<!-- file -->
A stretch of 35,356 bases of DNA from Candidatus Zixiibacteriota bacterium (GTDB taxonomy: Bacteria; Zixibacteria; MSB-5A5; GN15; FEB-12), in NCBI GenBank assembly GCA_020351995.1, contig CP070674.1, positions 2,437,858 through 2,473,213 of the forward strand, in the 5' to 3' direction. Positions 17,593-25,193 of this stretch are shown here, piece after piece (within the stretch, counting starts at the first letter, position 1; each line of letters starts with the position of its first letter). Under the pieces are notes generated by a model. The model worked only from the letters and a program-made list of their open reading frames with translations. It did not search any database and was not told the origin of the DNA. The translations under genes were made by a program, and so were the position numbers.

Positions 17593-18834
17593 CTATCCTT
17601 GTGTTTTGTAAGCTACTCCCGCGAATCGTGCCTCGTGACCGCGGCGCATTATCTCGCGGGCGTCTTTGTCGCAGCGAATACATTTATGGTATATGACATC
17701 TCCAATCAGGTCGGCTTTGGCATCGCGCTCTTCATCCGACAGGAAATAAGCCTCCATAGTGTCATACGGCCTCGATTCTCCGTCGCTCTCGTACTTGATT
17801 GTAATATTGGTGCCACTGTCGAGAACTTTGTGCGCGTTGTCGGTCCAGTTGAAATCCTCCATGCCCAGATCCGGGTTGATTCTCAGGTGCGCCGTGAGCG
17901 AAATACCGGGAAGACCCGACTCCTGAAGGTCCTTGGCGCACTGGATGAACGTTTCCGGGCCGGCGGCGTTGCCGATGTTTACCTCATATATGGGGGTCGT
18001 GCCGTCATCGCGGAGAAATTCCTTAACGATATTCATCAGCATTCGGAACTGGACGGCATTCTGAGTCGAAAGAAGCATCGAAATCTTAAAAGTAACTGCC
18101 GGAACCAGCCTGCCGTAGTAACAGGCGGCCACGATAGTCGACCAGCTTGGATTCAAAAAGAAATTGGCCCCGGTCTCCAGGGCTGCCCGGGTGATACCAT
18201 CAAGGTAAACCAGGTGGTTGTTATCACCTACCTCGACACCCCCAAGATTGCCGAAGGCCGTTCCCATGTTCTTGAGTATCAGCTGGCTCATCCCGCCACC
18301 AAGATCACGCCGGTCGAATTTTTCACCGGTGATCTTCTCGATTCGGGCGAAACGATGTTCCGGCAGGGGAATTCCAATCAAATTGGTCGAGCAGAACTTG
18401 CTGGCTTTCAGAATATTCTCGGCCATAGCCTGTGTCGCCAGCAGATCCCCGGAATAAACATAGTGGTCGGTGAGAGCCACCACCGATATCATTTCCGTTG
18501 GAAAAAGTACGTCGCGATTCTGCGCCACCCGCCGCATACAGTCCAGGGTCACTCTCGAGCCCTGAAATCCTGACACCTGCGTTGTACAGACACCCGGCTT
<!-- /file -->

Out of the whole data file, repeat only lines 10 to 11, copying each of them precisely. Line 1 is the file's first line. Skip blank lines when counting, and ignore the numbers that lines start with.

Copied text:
18201 CAAGGTAAACCAGGTGGTTGTTATCACCTACCTCGACACCCCCAAGATTGCCGAAGGCCGTTCCCATGTTCTTGAGTATCAGCTGGCTCATCCCGCCACC
18301 AAGATCACGCCGGTCGAATTTTTCACCGGTGATCTTCTCGATTCGGGCGAAACGATGTTCCGGCAGGGGAATTCCAATCAAATTGGTCGAGCAGAACTTG